By Samantha Miller
Updated January 08, 2001 12:00 PM

Mother’s Little Product Tester

Lynne Bruce stocks her Web shop with kids’ stuff that pleases parents—and her daughter

Some businesses have launch parties. Mommy had a launch potty. Last year Lynne Bruce, a mortgage broker and single mother in Austin, Texas, was having a tough time toilet-training her daughter Caroline. Then a pal gave her a tip about a musical potty that sings the praises of successful tots. She tracked one down, and it worked like a charm. Says Bruce, 42: “I started thinking, ‘What else is out there I don’t know about?’ ”

She decided to find out. her seven-month-old Web boutique, showcases about 300 toys and other finds for babies, toddlers and preschoolers—from machine-washable vinyl bibs to that pitch-perfect potty. “What makes us special is everything has been kid-and mom-tested,” says Bruce, who enlists volunteers and one pro: her Chief Product Tester, 5-year-old Caroline. Picks include kiddie classics as well as hard-to-find specialty items: “You can’t raise a child without Fisher-Price,” says Bruce. Business has been brisk enough for Bruce to quit her day job. Now she’s looking for investors to help her expand. But she won’t take just anyone’s cash: “They have to be moms.”

Internet Manners

If I block e-mail from a certain sender, will he or she find out?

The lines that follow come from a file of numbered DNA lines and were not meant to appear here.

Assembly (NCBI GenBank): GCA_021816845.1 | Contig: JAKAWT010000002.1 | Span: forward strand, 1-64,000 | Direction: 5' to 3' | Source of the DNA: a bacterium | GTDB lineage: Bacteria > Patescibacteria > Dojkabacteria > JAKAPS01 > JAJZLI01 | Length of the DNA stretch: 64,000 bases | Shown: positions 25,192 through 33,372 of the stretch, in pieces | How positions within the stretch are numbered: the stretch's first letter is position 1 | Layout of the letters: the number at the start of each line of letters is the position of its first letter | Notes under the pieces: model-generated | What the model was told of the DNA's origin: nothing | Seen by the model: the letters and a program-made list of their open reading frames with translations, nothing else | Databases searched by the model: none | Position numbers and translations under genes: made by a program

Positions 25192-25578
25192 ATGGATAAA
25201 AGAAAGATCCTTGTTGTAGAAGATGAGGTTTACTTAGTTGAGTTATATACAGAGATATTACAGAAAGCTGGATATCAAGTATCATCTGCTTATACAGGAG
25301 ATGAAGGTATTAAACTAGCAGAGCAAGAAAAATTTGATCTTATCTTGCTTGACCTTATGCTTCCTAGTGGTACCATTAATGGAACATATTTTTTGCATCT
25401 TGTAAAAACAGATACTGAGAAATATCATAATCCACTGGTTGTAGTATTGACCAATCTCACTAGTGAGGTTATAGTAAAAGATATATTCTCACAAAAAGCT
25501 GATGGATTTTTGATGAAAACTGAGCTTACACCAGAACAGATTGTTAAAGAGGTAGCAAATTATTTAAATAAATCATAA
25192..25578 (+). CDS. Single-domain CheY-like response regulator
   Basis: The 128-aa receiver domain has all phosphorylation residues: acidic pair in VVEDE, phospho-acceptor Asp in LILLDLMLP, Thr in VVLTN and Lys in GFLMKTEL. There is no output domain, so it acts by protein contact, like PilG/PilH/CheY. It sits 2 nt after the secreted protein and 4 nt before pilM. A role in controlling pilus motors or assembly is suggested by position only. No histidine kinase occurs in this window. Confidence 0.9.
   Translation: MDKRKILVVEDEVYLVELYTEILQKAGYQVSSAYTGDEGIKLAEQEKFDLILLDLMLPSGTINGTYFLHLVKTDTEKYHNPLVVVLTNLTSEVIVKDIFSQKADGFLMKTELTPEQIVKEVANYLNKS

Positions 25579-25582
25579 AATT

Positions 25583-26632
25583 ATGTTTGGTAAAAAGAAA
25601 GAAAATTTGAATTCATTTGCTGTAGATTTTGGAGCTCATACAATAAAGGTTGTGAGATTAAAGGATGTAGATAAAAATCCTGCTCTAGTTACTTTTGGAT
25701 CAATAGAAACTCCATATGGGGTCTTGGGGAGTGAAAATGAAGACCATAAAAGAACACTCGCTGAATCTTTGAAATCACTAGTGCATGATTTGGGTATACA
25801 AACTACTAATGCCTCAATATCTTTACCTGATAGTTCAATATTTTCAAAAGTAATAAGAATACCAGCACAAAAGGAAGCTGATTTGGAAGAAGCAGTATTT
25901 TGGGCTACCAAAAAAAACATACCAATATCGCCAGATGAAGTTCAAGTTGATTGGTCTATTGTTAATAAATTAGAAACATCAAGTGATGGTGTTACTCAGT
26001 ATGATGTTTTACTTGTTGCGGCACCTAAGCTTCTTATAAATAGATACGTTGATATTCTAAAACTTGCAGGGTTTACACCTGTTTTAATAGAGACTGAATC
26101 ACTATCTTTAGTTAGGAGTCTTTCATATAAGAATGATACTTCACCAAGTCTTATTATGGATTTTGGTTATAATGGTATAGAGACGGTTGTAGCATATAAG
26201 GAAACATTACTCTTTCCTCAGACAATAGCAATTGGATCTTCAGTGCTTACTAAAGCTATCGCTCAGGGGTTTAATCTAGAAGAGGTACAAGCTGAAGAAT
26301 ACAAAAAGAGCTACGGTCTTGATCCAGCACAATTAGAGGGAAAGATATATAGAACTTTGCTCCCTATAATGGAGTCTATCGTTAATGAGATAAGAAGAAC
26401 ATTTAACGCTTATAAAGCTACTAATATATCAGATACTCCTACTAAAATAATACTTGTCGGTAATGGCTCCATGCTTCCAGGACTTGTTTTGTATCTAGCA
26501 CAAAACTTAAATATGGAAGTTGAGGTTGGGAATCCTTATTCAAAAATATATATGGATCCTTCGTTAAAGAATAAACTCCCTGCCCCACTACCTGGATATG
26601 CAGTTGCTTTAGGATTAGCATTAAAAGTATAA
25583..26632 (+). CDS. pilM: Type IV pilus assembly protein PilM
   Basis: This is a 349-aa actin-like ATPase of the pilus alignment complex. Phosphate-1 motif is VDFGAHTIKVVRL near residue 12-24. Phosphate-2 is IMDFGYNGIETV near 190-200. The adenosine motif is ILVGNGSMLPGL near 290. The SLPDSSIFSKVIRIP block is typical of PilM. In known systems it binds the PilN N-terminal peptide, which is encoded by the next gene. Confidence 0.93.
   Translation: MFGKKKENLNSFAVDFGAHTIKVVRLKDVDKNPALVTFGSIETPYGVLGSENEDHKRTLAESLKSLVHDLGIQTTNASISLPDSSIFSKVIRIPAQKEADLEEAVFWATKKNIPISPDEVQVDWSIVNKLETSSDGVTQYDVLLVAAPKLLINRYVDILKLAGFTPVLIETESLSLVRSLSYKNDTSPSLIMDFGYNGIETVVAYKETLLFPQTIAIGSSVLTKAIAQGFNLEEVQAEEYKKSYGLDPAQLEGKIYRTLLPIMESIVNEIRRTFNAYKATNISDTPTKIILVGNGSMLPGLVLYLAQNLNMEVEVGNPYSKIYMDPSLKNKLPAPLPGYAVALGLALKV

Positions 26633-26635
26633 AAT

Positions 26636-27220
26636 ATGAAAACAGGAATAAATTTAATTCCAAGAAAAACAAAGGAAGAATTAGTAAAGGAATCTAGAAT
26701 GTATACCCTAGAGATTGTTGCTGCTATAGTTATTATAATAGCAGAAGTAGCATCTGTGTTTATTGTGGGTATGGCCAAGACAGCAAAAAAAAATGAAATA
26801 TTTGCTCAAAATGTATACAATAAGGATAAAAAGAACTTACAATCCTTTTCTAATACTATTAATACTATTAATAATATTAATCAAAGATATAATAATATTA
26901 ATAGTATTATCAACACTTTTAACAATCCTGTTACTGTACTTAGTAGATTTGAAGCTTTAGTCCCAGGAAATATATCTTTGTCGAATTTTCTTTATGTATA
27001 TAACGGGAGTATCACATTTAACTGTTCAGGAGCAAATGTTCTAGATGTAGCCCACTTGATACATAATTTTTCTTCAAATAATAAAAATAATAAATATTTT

It depends. On MSN Hotmail and Yahoo! Mail, messages from e-mailers you blackball simply vanish before they reach your inbox—senders aren’t notified. But America Online bounces blocked mail back with a note saying it was rejected, so don’t use AOL’s feature to duck any cyberpest you’re worried about dissing.

Other popular e-mail programs such as Microsoft Outlook and Eudora let users set up rules to sort incoming mail, so messages from certain addresses can be routed right to the trash. A sender may suspect he’s being ignored, however, if he requests a receipt when his message is read and doesn’t get one.

My Favorite Site

Kim Cattrall

Sex and the City’s resident man-eater prowls the Web for a few good veggies. “I eat only organic food,” she says. So she devours chow from Diamond Organics (, a California company that ships locally grown produce and other all-natural edibles. “When I’m working, I use it all the time, because I don’t have time to go shopping,” says Cattrall. “The produce is really, really great. You wouldn’t think it would be, coming in a box, but everything is beautifully wrapped—it’s really fantastic.”

A Hard Day’s Site

Beatles fans can be forgiven for thinking “When I’m Sixty-Four” predicted the launch of an official Web site by the three remaining members and Lennon’s widow Yoko Ono. But is finally here—in time to hawk that new album of the band’s No. 1 singles. Once you figure out how to move around the high-tech site, you can peek at original recording-session notes, seldom-seen photos and interactive features for the hit tunes. There’s a “Yellow Submarine” video game (repel invading Blue Meanies with flowers!) and a 3-D recreation of the band’s final rooftop performance of “Get Back.” Putting up a Web site “was something we discussed for years and years,” says Jeremy Neech, who managed the project for the Beatles’ Apple Corps Ltd. Even non-Beatlemaniacs, he contends, “can still have a really good time.” Try the jigsaw puzzles- -found under, natch, “We Can Work It Out.”

Auld Habits Die Hard

Do your New Year’s resolutions rarely last until Groundhog Day? Try a nag-o-gram. At you can pick a question—such as “How much do you weigh today?”—to be e-mailed to you regularly, then visit the site for a chart of your responses. Not even Mom can hound you more efficiently.